One of the key insights you should identify early is the anticipated volume of students different employers may see at any one time. Some of the more popular employers will be the primary destination for students, and these booths can be overwhelmed at different times. Such employers need to be staffed and have their booth organized for such possibilities.
At in-person events, the solution to preventing overcrowding at a particular employer booth is to give that employer a larger space to work within. This best practice translates well into the online space.
A single online booth should be viewed as a 10×10 in-person booth and is best used for single web-call links. Larger, more popular employers should have access to more space like they would in person. A larger booth (or pavilion) with subspaces housing different departments or divisions can be a powerful way to help prevent overwhelming an employer by allowing students to self-select areas of interest within that employer, which creates a real-world load balancing of the employer’s resources.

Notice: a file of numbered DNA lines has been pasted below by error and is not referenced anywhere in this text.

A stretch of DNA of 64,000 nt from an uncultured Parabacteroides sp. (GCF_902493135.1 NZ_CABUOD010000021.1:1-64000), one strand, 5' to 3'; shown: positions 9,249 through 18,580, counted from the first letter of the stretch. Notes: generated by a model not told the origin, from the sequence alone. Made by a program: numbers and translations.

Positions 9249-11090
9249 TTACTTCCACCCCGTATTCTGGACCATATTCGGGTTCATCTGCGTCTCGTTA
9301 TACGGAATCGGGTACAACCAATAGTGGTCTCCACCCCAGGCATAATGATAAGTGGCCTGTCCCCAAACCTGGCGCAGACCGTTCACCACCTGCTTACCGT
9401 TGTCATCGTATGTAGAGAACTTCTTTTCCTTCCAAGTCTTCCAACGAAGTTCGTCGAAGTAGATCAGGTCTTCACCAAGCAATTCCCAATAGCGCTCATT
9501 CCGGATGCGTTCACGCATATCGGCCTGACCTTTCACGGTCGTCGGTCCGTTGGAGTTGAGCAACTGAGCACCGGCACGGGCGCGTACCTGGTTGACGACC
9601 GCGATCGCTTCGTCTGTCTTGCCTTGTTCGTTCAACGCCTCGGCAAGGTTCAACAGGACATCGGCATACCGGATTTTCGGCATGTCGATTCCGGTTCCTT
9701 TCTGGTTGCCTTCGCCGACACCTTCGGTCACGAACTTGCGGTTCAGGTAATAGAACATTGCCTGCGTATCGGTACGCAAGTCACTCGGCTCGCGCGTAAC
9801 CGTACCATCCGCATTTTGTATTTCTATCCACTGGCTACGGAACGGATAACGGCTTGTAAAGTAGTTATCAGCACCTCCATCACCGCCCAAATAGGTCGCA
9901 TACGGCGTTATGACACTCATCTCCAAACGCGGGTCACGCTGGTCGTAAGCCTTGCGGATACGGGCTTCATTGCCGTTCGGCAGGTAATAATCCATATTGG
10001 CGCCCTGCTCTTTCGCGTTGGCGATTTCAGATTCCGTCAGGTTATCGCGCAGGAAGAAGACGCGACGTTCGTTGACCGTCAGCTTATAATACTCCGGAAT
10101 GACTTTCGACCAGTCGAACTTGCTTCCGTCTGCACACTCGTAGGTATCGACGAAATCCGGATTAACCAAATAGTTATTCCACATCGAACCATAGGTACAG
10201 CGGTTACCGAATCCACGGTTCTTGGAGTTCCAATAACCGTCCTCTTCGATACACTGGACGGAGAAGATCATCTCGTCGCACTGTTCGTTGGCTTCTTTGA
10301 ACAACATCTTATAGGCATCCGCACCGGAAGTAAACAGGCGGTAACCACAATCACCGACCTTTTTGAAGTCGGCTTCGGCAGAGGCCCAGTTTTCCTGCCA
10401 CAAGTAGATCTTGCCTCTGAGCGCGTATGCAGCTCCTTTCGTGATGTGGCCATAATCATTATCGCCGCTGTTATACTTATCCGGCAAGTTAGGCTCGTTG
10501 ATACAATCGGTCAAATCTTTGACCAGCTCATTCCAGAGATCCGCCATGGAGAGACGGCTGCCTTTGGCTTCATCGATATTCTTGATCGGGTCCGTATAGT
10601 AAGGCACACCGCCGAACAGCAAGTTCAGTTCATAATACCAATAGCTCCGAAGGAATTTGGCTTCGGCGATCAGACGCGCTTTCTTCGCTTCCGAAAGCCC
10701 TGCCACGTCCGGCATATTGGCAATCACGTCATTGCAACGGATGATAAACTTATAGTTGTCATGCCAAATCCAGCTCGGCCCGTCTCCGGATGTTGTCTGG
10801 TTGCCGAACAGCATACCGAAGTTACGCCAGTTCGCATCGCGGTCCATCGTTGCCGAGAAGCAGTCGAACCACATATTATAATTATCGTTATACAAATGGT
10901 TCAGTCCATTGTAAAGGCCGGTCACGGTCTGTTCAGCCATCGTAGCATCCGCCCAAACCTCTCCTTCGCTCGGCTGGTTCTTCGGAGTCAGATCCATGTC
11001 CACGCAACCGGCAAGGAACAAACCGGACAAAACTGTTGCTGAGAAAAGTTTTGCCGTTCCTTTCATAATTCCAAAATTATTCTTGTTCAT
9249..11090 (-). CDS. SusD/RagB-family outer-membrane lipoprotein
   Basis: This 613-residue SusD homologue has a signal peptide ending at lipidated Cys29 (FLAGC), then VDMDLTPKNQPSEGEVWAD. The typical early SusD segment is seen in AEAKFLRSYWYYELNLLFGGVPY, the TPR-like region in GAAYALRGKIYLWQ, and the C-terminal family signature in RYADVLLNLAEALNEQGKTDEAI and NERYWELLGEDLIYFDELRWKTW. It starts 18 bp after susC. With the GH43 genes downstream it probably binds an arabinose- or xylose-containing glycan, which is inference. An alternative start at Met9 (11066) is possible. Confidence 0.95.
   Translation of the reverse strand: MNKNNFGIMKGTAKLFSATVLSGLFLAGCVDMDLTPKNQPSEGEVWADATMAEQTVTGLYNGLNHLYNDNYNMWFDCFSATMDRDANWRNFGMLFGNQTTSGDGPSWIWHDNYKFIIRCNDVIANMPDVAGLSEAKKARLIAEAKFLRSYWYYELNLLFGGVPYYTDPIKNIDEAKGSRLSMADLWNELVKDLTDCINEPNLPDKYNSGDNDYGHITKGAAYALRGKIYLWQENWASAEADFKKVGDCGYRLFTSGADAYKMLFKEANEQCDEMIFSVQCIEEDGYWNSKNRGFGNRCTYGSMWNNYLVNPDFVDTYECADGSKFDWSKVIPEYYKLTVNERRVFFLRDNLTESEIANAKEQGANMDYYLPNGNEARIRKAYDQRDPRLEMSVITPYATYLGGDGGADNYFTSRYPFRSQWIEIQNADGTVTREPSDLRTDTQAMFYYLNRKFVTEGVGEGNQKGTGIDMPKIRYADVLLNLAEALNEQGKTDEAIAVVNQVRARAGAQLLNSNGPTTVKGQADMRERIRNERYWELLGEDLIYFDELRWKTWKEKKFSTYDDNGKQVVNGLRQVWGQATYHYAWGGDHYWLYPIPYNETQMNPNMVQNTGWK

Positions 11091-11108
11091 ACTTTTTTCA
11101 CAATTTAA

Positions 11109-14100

Some platforms use a queue system, but students are discouraged by this feature as they can be queued up for hours and often get frustrated and leave, especially if there is no indication of wait times. A better way of doing this is to encourage employers to use scheduling software to manage the overflow and drive students to off-peak hours for one-on-one discussions. The key is anticipating and identifying traffic flows ahead of time, which can typically be foreseen based on past experiences with in-person career fairs.